Admission applications for the Pitt Law JD program will be accepted starting September 1 through our deadline of April 1. Applications are considered only for the current year for the fall semester. We require all applicants submit their applications on-line through the Law School Admission Council (LSAC). Pitt Law is highly competitive and decisions are based upon many factors.
Once your application is complete, our Admissions Committee will review your application. Once we are able to make a decision, you will be notified by mail within several weeks. You can also verify your application status on-line with a user name and password, which will be sent to you electronically once you apply. We ask for your patience during the admissions cycle as it can become very busy during key times of the year.
- Applicants must submit a $65 application fee
- Applicants must have completed a bachelor’s degree from a regionally accredited college or university in the United States before the first day of law school.
- In cases where an applicant has completed studies outside the United States, the requirement is education deemed by the University of Pittsburgh to be comparable to a bachelor’s degree from a regionally accredited college or university in the United States. Click here for more information
- When evaluating an undergraduate degree, the committee pays careful attention to the strength of the major field of study, as evidenced by the courses listed on the undergraduate transcript. Pitt Law is looking for applicants who have demonstrated the discipline and ability to handle a rigorous and demanding program. The admissions committee carefully evaluates graduate work and professional experience, although utilizes the undergraduate GPA.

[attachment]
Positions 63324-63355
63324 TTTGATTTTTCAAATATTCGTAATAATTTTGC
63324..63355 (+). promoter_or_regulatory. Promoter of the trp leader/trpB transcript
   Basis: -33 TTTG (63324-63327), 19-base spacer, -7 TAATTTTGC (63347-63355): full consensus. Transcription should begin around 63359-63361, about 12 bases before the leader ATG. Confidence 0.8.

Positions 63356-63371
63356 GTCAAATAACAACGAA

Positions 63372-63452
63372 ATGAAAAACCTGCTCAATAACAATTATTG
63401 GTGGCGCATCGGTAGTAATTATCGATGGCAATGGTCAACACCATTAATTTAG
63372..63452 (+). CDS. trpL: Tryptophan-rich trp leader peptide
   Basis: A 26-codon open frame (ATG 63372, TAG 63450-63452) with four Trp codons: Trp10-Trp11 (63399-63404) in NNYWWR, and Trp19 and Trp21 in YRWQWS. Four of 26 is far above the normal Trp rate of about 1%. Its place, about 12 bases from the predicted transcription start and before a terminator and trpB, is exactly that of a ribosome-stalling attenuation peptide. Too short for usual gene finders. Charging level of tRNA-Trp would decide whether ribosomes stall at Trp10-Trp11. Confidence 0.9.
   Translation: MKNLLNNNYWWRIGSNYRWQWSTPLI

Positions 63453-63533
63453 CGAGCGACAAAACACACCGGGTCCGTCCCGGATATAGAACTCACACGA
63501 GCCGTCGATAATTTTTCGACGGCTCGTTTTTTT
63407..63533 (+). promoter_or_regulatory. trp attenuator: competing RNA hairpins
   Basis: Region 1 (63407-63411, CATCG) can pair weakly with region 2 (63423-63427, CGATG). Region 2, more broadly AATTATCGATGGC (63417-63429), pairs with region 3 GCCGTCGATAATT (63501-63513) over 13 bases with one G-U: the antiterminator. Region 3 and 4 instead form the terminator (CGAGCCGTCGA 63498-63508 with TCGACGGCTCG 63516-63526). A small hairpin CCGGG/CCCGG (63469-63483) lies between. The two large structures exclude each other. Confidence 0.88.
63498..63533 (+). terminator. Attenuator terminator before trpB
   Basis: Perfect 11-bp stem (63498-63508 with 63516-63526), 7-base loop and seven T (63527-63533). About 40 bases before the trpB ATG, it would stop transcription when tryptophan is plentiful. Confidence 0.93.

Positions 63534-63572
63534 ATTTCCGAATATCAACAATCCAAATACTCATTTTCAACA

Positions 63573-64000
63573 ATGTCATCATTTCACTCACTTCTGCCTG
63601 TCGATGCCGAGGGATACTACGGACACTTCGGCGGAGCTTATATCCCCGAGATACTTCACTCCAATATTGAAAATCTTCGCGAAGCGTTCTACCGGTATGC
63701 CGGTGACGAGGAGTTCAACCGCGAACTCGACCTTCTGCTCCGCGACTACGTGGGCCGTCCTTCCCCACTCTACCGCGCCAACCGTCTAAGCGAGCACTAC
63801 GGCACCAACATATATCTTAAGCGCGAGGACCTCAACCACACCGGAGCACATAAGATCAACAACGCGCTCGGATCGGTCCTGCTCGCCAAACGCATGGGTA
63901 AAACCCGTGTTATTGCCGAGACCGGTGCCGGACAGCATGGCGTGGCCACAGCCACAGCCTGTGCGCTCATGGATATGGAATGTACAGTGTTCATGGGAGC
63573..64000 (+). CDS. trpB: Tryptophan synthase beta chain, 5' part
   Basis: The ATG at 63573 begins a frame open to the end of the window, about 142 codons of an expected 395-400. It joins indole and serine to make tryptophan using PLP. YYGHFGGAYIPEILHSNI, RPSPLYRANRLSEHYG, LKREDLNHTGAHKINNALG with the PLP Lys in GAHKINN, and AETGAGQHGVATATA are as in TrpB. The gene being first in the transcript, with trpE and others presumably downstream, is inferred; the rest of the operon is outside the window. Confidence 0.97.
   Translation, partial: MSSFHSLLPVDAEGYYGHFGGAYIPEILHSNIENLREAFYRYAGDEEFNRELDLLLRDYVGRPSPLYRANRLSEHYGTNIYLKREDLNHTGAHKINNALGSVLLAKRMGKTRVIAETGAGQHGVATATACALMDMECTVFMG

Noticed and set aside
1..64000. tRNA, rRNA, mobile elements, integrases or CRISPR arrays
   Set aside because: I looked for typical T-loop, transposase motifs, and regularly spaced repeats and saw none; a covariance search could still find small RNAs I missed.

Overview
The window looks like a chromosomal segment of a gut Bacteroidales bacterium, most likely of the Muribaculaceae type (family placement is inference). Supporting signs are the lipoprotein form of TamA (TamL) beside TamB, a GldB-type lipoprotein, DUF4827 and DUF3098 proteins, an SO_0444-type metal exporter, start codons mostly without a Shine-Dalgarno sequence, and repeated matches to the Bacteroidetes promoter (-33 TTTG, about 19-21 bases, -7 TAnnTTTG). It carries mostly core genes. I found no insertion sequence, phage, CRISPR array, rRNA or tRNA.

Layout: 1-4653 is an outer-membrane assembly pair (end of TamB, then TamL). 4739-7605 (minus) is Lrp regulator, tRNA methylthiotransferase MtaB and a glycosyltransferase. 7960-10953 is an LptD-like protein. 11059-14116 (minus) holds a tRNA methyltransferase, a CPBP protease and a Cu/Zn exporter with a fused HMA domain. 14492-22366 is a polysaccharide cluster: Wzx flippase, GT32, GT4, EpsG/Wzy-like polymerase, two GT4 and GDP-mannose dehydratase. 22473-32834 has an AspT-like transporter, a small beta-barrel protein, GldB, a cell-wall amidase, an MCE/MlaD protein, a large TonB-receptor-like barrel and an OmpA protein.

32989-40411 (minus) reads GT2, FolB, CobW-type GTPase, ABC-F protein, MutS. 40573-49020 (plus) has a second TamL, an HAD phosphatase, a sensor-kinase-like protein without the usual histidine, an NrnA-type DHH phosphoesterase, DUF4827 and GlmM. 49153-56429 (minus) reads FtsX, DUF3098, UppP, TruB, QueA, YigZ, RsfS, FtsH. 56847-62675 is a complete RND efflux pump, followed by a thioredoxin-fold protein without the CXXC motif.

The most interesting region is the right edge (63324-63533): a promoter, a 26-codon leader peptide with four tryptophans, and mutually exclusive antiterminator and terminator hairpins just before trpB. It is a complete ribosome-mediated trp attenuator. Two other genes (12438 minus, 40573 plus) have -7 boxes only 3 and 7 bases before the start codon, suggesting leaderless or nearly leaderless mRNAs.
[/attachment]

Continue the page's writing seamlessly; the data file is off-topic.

- Applicants are required to register with the Credential Assembly Service (CAS) through LSAC and must take the LSAT. If an applicant takes the LSAT more than one time the highest score is considered by the admissions committee when making a decision. The latest test score that will be considered for all entrance is the score from the previous February examination. Scores from tests taken more than four years prior to the current admissions year will not be considered. More information can be obtained from the Law School Admission Council (LSAC).
- Need to prepare for the LSAT? In collaboration with LSAC, Khan Academy now offers free LSAT preparation online. Get started.
- A required personal statement gives the committee a view into the non-academic world of the applicant and serves as the interview. This is critical in our ability to enroll a diverse class. We ask that you keep your personal statement to no more than two pages, typed, double spaced.
- Letters of recommendation play an equally important role in this process as they can reveal the strengths of the academic achievements of the applicant. We recommend three letters, although none are required. Letters should be submitted through the LSAC letter of recommendation service.
- We encourage applicants to submit a Resume, as they highlight for the admissions committee a broader view of your achievements.
- In addition to a bar examination, there are character, fitness, and other qualifications for admission to the bar in every U.S. jurisdiction. Applicants are encouraged to determine the requirements for any jurisdiction in which they intend to seek admission by contacting the jurisdiction. Addresses for all relevant agencies are available through the National Conference of Bar Examiners.
- A matriculated student is required to submit an official trancscript verifying all academic credits undertaken and degree(s) conferred by the first day of class in the 1L year.